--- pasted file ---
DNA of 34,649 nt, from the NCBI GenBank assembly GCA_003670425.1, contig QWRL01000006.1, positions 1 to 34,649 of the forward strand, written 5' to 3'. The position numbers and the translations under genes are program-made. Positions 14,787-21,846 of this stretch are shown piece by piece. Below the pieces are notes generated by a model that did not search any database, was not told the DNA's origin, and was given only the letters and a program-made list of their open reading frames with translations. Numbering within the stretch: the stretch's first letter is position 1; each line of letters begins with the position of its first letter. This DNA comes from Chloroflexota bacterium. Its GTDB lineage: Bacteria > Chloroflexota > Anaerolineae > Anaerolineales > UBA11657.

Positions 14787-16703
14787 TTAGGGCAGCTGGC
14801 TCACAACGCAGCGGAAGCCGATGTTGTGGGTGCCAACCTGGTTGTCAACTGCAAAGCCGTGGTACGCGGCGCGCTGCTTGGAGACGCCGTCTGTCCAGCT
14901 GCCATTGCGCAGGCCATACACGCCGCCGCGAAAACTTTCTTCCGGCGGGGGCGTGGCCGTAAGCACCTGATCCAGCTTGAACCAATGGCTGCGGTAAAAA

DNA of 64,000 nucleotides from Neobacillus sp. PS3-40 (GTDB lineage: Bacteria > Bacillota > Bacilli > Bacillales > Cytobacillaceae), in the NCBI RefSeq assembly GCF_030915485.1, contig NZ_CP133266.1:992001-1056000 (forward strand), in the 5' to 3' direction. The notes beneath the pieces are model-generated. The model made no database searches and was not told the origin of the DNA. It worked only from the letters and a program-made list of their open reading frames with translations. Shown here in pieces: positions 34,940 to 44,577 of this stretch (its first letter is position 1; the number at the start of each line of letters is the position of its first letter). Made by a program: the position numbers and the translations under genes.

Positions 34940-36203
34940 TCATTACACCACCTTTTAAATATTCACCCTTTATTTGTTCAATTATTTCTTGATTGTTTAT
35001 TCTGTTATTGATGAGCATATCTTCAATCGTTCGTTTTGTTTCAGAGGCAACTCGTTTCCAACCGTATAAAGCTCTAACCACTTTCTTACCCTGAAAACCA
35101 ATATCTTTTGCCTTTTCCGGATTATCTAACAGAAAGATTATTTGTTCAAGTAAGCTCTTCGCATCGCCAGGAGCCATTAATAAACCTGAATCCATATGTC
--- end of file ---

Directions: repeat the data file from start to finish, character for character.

DNA of 34,649 nt, from the NCBI GenBank assembly GCA_003670425.1, contig QWRL01000006.1, positions 1 to 34,649 of the forward strand, written 5' to 3'. The position numbers and the translations under genes are program-made. Positions 14,787-21,846 of this stretch are shown piece by piece. Below the pieces are notes generated by a model that did not search any database, was not told the DNA's origin, and was given only the letters and a program-made list of their open reading frames with translations. Numbering within the stretch: the stretch's first letter is position 1; each line of letters begins with the position of its first letter. This DNA comes from Chloroflexota bacterium. Its GTDB lineage: Bacteria > Chloroflexota > Anaerolineae > Anaerolineales > UBA11657.

Positions 14787-16703
14787 TTAGGGCAGCTGGC
14801 TCACAACGCAGCGGAAGCCGATGTTGTGGGTGCCAACCTGGTTGTCAACTGCAAAGCCGTGGTACGCGGCGCGCTGCTTGGAGACGCCGTCTGTCCAGCT
14901 GCCATTGCGCAGGCCATACACGCCGCCGCGAAAACTTTCTTCCGGCGGGGGCGTGGCCGTAAGCACCTGATCCAGCTTGAACCAATGGCTGCGGTAAAAA

DNA of 64,000 nucleotides from Neobacillus sp. PS3-40 (GTDB lineage: Bacteria > Bacillota > Bacilli > Bacillales > Cytobacillaceae), in the NCBI RefSeq assembly GCF_030915485.1, contig NZ_CP133266.1:992001-1056000 (forward strand), in the 5' to 3' direction. The notes beneath the pieces are model-generated. The model made no database searches and was not told the origin of the DNA. It worked only from the letters and a program-made list of their open reading frames with translations. Shown here in pieces: positions 34,940 to 44,577 of this stretch (its first letter is position 1; the number at the start of each line of letters is the position of its first letter). Made by a program: the position numbers and the translations under genes.

Positions 34940-36203
34940 TCATTACACCACCTTTTAAATATTCACCCTTTATTTGTTCAATTATTTCTTGATTGTTTAT
35001 TCTGTTATTGATGAGCATATCTTCAATCGTTCGTTTTGTTTCAGAGGCAACTCGTTTCCAACCGTATAAAGCTCTAACCACTTTCTTACCCTGAAAACCA
35101 ATATCTTTTGCCTTTTCCGGATTATCTAACAGAAAGATTATTTGTTCAAGTAAGCTCTTCGCATCGCCAGGAGCCATTAATAAACCTGAATCCATATGTC